This cadaveric, biomechanical study evaluated the impact of capsular injury and repair on hip joint kinematics, focusing on both rotation and joint translation.
While hip arthroscopy utilization continues to increase, capsular management remains a controversial topic.
To investigate the biomechanical effect of different capsulotomies and capsular repair techniques on hip joint kinematics in varying combinations of sagittal and coronal joint positions.
Study Design: Controlled laboratory study
Eight fresh-frozen hemipelvises (4 left, 6 male) were dissected of all overlying soft tissue, with the exception of the hip joint capsule. The femur was potted and attached to a load cell, while the pelvis was secured to a custom-designed fixture allowing static alteration of the flexion/extension arc. Optotrak markers were rigidly attached to the femur and pelvis to track motion of the femoral head with respect to the acetabulum.
Following specimen preparation, seven conditions were tested: i) intact; ii) after portal placement (anterolateral and mid-anterior); iii) interportal capsulotomy (IPC) [35 mm in length]; iv) IPC repair; v)T-capsulotomy [15 mm longitudinal incision]; vi) partial T-repair (vertical limb); vii) full T-repair. All conditions were tested in 15° of extension (-15°), 0°, 30°, 60° and 90° of flexion. Additionally, all flexion angles were tested in neutral, as well as maximum abduction and adduction, resulting in 15 testing positions. 3Nm internal and external rotation moments were manually applied to the femur via the load cell at each position. Rotational range of motion and joint kinematics were recorded.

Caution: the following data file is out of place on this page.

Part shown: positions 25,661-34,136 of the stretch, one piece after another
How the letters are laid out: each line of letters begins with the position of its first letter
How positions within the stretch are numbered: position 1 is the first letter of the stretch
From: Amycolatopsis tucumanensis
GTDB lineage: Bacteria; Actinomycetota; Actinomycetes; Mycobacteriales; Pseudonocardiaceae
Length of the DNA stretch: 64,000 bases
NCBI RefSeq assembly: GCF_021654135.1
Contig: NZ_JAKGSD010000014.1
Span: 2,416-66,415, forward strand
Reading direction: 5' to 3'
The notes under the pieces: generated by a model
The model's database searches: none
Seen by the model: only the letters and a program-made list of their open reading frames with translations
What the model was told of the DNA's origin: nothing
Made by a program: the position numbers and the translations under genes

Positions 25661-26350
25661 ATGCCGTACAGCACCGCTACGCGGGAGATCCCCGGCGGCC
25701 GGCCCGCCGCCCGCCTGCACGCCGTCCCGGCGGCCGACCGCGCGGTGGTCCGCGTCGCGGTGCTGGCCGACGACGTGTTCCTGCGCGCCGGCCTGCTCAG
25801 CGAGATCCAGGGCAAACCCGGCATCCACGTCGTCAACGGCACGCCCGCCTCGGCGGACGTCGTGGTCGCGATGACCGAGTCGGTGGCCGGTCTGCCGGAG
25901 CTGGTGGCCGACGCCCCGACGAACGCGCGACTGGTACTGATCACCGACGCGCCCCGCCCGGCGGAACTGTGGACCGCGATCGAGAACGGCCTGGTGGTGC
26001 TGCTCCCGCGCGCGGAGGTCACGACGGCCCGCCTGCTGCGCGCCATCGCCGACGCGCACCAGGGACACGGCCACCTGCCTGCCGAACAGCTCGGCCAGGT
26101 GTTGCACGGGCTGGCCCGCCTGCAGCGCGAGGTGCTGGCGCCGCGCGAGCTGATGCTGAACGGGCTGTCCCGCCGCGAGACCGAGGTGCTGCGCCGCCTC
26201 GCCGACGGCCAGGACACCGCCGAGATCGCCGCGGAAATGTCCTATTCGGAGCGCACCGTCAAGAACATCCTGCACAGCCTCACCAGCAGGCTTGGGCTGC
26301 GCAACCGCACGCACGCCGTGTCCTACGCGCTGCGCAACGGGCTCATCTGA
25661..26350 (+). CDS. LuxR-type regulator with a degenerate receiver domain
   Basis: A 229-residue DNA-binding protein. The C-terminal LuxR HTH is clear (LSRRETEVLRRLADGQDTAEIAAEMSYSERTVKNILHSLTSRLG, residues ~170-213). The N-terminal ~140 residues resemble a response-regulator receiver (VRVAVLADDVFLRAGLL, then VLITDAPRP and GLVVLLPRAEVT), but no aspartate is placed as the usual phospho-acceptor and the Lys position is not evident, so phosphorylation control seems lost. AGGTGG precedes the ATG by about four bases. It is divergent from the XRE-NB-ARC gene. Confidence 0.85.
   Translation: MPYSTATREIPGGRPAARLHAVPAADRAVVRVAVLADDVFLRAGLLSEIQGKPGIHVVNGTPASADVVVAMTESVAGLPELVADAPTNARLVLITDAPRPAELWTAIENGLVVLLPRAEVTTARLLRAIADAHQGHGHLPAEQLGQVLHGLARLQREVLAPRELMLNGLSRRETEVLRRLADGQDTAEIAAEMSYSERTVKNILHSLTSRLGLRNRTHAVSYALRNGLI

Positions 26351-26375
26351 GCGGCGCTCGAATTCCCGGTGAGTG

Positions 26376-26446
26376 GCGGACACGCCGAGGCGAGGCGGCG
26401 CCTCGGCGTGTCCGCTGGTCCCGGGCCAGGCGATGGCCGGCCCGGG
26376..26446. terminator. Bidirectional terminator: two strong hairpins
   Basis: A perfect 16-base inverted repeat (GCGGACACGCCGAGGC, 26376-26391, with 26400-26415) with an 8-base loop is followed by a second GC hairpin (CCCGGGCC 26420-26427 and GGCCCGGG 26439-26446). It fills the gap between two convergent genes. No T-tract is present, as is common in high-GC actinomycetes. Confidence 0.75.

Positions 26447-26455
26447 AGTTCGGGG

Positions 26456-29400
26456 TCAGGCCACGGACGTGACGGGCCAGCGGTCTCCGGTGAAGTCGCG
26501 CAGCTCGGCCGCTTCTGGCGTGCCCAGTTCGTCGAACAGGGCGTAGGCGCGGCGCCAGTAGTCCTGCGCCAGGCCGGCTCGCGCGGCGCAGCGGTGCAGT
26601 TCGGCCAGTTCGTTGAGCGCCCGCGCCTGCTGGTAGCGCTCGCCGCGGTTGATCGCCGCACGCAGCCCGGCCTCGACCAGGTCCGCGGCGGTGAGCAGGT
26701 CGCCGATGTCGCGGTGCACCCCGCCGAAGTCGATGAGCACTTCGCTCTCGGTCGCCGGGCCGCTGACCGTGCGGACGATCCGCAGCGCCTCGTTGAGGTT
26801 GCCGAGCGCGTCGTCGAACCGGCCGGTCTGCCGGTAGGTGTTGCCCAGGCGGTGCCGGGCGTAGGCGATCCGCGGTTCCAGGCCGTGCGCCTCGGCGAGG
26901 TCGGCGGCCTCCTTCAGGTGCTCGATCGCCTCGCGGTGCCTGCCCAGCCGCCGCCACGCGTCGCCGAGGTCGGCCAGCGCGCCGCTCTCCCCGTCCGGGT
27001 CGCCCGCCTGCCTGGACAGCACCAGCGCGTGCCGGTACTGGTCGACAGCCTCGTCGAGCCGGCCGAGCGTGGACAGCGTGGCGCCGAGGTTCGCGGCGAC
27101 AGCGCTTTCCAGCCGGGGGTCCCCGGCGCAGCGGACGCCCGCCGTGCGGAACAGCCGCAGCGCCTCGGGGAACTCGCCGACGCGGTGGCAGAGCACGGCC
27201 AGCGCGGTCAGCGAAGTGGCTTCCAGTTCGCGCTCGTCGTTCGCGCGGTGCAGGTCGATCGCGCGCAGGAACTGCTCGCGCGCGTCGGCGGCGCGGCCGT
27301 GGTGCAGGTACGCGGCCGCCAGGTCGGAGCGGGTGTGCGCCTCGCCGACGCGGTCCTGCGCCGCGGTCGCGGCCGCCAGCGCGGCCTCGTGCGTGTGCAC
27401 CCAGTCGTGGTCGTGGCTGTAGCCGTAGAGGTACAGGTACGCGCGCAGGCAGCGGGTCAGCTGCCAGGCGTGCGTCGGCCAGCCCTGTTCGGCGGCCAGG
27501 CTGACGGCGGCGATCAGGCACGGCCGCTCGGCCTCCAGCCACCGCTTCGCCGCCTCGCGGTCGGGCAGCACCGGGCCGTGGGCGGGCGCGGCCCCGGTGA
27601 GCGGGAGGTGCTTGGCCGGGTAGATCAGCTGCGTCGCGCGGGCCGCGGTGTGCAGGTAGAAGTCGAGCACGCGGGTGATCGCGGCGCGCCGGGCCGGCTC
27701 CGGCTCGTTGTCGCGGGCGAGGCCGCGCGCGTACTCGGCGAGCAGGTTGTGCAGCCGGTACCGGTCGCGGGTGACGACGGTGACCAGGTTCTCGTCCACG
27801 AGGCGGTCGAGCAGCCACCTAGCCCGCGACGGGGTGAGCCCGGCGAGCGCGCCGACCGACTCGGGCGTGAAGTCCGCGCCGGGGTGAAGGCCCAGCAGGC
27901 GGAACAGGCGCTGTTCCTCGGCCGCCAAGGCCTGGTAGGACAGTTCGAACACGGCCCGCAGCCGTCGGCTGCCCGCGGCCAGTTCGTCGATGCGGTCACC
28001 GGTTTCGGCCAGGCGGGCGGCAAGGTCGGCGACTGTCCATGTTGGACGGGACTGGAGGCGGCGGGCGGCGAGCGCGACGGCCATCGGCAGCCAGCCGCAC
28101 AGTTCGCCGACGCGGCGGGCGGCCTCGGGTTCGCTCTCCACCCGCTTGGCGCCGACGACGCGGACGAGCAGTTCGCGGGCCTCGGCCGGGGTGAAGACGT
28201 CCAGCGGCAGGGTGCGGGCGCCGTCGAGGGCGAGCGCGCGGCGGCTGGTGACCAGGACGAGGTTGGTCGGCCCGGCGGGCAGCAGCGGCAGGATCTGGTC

IPC and T-capsulotomies increased rotational ROM and mediolateral (ML) joint translation in several different joint configurations, most notably from 0-30° in neutral abduction/adduction. Complete capsular repair restored near native joint kinematics, with no significant differences between any complete capsular repair groups and the intact state, regardless of joint position. An unrepaired IPC resulted in increased rotational ROM, but no other adverse translational kinematics. However, an unrepaired or partially repaired T-capsulotomy resulted in increased rotational ROM and ML translation.
The results of this study show that complete capsular repair following interportal or T-capsulotomy adequately restores rotational ROM and joint translation to near intact levels.
Clinical Relevance: Where feasible, complete capsular closure should be performed, especially following T-capsulotomy. However, further clinical evaluation is required to determine if adverse kinematics of an unrepaired capsule are associated with patient reported outcomes.